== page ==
Indexed on: 23 Jun '09Published on: 23 Jun '09Published in: Journal of animal science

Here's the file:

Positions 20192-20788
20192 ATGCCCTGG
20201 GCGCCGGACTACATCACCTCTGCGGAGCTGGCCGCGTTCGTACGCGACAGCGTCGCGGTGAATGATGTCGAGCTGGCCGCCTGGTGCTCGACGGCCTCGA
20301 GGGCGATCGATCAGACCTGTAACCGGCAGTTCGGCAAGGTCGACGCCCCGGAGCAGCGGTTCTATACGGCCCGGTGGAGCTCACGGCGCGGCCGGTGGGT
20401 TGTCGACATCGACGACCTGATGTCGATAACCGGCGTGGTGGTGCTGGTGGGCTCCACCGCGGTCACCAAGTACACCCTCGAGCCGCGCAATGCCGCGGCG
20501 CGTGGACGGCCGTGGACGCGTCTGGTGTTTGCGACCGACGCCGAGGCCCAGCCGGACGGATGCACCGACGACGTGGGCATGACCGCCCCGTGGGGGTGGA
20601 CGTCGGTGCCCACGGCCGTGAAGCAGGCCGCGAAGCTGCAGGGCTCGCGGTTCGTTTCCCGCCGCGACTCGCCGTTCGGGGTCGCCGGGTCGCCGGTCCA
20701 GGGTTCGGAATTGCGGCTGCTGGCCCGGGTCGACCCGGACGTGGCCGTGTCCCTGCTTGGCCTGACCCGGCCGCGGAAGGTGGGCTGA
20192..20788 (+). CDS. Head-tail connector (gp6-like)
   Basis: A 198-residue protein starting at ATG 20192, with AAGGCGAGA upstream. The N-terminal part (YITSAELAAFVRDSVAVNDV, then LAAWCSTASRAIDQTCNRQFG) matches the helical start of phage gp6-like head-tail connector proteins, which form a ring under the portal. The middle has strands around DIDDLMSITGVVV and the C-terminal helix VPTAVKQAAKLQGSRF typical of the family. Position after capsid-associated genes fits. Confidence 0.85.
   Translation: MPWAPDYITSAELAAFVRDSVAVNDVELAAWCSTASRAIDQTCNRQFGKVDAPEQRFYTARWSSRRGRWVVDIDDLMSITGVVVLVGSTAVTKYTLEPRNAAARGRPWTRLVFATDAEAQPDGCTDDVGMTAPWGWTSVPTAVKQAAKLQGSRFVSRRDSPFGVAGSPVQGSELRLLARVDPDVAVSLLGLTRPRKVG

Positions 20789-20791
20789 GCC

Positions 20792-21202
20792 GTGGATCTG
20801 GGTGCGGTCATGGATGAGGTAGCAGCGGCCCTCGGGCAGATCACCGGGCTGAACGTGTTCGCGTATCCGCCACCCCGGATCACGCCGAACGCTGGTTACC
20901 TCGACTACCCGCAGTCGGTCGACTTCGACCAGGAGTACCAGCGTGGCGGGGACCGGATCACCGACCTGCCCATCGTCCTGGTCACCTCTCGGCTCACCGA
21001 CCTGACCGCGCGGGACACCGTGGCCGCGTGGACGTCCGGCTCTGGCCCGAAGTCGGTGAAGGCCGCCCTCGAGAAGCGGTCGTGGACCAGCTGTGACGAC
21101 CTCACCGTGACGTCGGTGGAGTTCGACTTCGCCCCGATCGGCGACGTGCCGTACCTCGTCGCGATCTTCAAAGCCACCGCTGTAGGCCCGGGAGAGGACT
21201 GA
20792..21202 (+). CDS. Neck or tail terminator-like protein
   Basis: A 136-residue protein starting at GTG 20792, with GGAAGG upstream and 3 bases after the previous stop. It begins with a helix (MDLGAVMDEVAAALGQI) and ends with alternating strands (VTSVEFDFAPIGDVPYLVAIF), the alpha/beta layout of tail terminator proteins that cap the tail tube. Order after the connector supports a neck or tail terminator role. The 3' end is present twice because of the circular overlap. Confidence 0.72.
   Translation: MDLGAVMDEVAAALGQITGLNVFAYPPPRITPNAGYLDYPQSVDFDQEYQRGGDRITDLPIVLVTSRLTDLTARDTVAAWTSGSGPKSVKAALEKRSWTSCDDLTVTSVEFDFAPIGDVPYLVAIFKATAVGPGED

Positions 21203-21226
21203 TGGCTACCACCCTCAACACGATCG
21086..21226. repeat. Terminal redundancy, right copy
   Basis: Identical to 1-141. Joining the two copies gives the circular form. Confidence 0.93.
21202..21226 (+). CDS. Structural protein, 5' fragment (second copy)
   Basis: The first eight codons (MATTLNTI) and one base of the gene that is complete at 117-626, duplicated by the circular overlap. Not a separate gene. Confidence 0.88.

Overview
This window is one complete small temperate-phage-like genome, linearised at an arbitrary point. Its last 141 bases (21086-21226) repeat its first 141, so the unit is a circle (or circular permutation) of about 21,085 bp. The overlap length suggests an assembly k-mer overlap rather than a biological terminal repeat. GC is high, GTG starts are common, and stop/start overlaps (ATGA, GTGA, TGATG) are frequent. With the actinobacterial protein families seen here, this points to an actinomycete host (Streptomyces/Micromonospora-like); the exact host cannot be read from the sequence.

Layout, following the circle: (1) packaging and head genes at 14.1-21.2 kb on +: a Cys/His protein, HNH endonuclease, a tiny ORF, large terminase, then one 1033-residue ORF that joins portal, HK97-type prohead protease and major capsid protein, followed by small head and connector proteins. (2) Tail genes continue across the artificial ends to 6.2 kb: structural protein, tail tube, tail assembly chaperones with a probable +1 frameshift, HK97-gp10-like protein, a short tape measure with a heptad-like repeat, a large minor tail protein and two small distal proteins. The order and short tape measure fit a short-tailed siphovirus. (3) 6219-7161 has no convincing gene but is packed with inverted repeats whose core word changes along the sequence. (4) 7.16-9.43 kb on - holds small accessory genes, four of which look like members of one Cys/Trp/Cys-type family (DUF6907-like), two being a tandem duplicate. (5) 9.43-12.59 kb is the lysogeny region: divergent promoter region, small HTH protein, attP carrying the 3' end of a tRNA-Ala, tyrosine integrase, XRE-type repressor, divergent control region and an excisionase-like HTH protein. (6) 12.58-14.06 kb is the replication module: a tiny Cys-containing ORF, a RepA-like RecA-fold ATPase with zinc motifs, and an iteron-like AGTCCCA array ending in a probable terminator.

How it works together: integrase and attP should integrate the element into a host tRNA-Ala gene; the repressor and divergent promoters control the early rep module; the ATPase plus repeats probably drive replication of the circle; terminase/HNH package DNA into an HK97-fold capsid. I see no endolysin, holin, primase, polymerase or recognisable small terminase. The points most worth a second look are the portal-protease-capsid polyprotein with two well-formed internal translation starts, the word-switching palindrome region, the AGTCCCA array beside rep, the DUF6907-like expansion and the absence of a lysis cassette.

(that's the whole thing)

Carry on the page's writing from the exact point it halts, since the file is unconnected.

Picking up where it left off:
Carcasses that do not conform to mainstream specifications (i.e., those with nonconforming ribeye area) may not achieve their full potential value. Research was conducted to evaluate the relationship between beef carcass LM area at the 12th and 13th rib interface (LMA) and portion size acceptability of other muscles in the carcass. Sixty beef carcass sides of varying LMA sizes (between 67.74 and 116.13 cm(2)) were fabricated to generate 14 individual muscle cuts (triceps brachii long head, infraspinatus, chuckeye complexus, pectoralis profundus, longissimus thoracis, latissimus dorsi, gluteus medius, longissimus lumborum, tensor fasciae latae, psoas major, semimembranosus, biceps femoris, semitendinosus, and vastus lateralis). Retail portion size (g/1.27-cm-thick steak) as well as face surface area and dimensions were recorded for each steak cut perpendicular at the midpoint of the longitudinal axis of each muscle. Subsequently, a nationwide survey was conducted with foodservice chefs and retail meat merchandisers to evaluate acceptability of portion sizes and dimensions of individual muscle cuts. Simple linear regression and nonparametric regression analyses were used to evaluate results of the carcass muscle evaluation and survey, respectively. Results demonstrated that LMA did not affect (P < 0.05) retail portion size of 7 of the 14 muscles (chuckeye complexus, pectoralis profundus, psoas major, semimembranosus, tensor fasciae latae, triceps brachii, and vastus lateralis). Similarly, LMA did not affect (P < 0.05) surface area of steak cross-sectional face areas from 7 of the 14 muscles (chuckeye complexus, psoas major, semimembranosus, tensor fasciae latae, infraspinatus, vastus lateralis, and latissimus dorsi). Muscles for which carcass LMA (P < 0.05) was related to portion size or surface area of portion steaks, or both, were included in the survey. Results of the survey demonstrated that portion size for many muscles were still acceptable to retail merchandisers and foodservice chefs, even though carcass LMA was outside the range of commercially acceptable sizes. Results of this study demonstrated that carcass LMA is not an accurate determinant of the size, and subsequent acceptability, of many other muscles of beef in the carcasses, and may not be a good determinant of value of the beef carcass.